All main buildings and constructions of Perm-36 camp, at that time known as Correctional Facility No. 6, were erected in 1946-1948. All barracks and other constructions were made of wood. The camp was engaged in logging. Timber, harvested by the prisoners, was stored in the camp storage, and once a year, after the spring flood, it was rafted down Chusovaya river. The camp was therefore built on the very bank of the river, on a marshy floodplain. It was built by prisoners themselves, quickly and in a very primitive way, from raw substandard logs: lofty timber was sent away for state procurement. The camp buildings rotted so fast that just after a few years of Perm-36 existence the camp officials reported about 40% of deterioration.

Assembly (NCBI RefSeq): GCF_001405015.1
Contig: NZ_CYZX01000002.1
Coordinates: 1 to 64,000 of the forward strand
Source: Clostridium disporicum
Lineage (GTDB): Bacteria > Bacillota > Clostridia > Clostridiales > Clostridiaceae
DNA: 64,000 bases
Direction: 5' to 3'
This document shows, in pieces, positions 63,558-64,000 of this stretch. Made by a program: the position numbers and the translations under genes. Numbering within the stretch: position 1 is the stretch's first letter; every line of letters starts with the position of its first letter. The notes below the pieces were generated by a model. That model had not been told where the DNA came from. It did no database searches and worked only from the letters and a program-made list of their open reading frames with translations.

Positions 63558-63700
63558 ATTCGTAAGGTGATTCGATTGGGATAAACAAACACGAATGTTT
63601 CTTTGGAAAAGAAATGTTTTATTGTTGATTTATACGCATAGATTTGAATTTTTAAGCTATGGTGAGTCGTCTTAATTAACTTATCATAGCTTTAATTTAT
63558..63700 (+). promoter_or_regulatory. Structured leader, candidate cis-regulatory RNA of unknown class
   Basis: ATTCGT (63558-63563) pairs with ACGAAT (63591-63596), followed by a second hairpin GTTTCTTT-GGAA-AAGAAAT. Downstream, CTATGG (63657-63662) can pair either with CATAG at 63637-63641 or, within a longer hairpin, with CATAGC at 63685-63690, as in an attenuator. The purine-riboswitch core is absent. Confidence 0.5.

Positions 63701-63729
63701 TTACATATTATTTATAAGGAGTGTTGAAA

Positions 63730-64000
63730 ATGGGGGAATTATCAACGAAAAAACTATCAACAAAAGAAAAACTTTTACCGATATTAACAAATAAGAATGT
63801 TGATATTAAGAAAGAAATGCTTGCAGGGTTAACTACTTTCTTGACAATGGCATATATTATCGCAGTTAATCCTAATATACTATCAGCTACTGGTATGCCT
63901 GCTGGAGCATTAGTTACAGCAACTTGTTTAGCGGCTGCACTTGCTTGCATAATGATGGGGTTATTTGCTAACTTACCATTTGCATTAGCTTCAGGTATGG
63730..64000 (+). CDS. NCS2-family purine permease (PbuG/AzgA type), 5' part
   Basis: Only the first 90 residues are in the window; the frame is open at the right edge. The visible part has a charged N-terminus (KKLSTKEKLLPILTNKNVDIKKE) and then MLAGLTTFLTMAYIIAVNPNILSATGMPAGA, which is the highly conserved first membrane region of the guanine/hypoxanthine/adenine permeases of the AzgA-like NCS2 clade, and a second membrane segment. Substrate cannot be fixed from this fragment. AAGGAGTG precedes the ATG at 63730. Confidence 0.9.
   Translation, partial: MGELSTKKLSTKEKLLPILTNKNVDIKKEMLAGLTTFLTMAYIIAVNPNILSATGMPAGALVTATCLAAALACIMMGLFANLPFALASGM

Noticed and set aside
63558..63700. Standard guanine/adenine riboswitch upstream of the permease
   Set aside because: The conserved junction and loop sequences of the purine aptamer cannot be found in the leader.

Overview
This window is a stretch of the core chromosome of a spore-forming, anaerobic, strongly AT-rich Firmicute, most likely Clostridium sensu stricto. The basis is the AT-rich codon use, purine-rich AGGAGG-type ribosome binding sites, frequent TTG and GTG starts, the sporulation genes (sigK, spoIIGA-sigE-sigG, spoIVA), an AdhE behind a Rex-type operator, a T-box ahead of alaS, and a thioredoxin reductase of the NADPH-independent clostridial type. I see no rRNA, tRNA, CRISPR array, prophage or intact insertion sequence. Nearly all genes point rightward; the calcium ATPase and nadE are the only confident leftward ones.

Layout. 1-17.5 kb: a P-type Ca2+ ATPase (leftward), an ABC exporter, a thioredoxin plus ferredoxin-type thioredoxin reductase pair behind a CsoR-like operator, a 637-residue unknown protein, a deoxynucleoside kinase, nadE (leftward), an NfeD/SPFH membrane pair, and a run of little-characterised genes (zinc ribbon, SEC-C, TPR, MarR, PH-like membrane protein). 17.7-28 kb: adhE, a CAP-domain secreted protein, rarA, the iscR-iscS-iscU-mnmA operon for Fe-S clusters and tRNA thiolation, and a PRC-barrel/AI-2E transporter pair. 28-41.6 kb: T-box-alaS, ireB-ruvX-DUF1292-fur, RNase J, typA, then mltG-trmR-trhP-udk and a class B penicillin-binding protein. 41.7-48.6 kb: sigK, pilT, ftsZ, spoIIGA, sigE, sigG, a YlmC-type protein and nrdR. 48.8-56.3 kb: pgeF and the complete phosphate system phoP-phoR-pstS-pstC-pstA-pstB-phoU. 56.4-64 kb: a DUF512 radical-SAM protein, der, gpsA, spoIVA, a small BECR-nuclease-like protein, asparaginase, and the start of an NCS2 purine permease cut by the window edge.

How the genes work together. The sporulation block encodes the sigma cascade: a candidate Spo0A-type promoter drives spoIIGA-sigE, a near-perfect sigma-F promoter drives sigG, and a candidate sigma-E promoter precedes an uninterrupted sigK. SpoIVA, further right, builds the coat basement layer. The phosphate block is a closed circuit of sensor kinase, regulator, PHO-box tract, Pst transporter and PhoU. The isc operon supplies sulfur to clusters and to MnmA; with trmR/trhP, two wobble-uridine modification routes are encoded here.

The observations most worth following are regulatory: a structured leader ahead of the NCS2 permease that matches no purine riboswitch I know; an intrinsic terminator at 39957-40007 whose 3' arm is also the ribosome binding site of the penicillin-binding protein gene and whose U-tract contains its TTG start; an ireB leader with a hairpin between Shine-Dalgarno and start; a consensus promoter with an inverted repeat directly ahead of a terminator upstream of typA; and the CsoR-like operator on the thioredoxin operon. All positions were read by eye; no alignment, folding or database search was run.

Nevertheless, these constructions were repeatedly repaired, and used, all anyhow, for more than forty years. In the 1970th , when correctional facilities were switched over to imprisonment of ‘supermax’ prisoners of state, Perm-36 included a few brick buildings, mostly offices. In 1998 the camp was closed. During the same year, its buildings and constructions were handed over to the social welfare department of Perm REC. During some next years psychoneurological care home was accommodated there. The care home, however, occupied only the camp’s brick headquarters buildings and guard barracks and, temporarily, one old camp hut. All other buildings were abandoned. By 1994, all fences and other guard systems of the former camp were ruined completely, the second camp hut dismantled. Other camp buildings and constructions were rotting away, being dismantled and stolen for household needs by the care home staff and the locals. The former camp was tumbling down quickly.